Avoid personal liability by signing contracts correctly

Avoid personal liability by signing contracts correctly
One major reason for forming your LLC in the first place (or incorporating any business entity), is to insure that your business liabilities do not affect your personal assets. In other words, a business debt should not become a personal debt. When signing a contract, it is critical that the contract reflects the fact that your company is entering the agreement, not you personally. The idea that a corporation or LLC is a separate "person" from its owners causes some people confusion.


A corporation or LLC cannot, obviously, act on its own. Your LLC has no "hand" to write or sign a contract with. An LLC is a legal construct, not a human being. So while your LLC can enter and be bound by a contract, it must do so through a person acting in a managerial capacity. That person is you. So, the signature block and the language of the contract itself must identify who is entering the contract:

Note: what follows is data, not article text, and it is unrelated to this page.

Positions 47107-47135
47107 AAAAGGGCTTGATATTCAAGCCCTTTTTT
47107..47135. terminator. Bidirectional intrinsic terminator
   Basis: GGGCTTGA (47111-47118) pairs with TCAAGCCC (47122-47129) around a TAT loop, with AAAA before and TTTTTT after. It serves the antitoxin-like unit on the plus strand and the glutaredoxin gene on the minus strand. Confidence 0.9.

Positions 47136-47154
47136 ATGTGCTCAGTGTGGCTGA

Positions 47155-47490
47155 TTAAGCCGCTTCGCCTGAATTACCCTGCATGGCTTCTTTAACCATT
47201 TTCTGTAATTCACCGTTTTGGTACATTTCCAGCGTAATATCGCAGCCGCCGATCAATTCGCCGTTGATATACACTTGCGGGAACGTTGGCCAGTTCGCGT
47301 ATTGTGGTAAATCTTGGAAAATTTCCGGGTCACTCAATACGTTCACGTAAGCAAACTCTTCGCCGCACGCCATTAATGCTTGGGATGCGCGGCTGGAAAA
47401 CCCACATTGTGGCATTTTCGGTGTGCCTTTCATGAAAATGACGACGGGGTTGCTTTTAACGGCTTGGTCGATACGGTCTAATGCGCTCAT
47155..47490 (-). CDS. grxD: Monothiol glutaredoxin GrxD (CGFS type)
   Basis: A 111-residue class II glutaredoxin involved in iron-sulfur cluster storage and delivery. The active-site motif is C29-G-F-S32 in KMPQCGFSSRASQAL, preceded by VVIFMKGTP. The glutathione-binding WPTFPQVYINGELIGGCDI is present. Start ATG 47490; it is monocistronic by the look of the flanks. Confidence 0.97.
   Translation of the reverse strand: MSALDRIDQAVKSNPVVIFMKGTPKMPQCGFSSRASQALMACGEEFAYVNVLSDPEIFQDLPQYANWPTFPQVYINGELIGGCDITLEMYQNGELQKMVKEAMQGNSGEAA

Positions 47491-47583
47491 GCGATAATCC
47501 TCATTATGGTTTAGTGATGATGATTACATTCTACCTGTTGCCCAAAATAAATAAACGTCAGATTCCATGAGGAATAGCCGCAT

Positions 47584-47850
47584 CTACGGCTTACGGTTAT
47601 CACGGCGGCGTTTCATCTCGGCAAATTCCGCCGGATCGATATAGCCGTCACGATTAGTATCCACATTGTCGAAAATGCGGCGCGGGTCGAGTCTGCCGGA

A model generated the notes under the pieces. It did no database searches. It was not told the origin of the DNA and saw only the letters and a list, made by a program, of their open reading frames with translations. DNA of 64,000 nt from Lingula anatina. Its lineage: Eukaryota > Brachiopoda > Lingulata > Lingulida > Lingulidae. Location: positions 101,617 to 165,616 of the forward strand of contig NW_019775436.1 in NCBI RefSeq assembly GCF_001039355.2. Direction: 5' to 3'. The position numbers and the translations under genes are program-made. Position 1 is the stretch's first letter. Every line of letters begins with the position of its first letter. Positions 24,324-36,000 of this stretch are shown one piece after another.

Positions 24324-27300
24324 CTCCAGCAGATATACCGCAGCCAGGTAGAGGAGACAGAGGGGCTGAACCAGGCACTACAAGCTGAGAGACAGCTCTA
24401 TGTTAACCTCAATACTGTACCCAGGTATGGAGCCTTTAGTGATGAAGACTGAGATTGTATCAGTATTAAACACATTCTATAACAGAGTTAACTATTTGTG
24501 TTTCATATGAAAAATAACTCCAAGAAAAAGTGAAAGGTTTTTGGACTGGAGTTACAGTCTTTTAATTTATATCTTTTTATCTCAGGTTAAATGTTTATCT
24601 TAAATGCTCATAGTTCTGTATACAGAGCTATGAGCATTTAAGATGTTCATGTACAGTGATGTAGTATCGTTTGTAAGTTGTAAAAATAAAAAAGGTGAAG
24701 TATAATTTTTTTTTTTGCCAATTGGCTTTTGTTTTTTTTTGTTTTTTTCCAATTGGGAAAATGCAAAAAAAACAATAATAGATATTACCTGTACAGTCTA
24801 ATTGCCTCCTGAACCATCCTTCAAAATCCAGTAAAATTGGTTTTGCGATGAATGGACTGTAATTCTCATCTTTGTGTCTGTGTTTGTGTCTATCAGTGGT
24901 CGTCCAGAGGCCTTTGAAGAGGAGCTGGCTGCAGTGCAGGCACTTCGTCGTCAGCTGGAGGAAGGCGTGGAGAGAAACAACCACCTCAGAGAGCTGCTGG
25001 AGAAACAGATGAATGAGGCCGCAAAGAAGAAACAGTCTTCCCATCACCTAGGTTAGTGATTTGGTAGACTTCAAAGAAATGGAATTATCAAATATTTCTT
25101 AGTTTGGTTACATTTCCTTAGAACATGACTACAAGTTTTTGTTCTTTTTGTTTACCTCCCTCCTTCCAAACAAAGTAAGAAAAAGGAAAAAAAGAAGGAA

• The LLC?
  • You personally?
  • Both you and your LLC?
All three are legitimate possibilities.

#1: Be sure that the contract uses your LLC name, not your personal name

The party to the contract must be your LLC, with the full name and "LLC" or "Limited Liability Company" name at the end. For example, if your company name is "John's Landscaping Service, LLC", then the contract must use that as the name of the party, and not John Smith's--the owner's--name.

#2: The signature block must identify the capacity that you're signing in

This is the harder part. An LLC or corporation cannot sign a document. A human must sign. However, the law allows a person to sign on behalf of an LLC simply by identifying the person's position in the LLC and a short statement explaining what capacity they are signing in.
Examples:
Incorrect Signature block:
Agreed this day, June 10th, 2006, by:
John Smith
Correct Signature block: Agreed this day, June 10th, 2006, by:
John Smith, Manager of John's Landscaping Service, LLC
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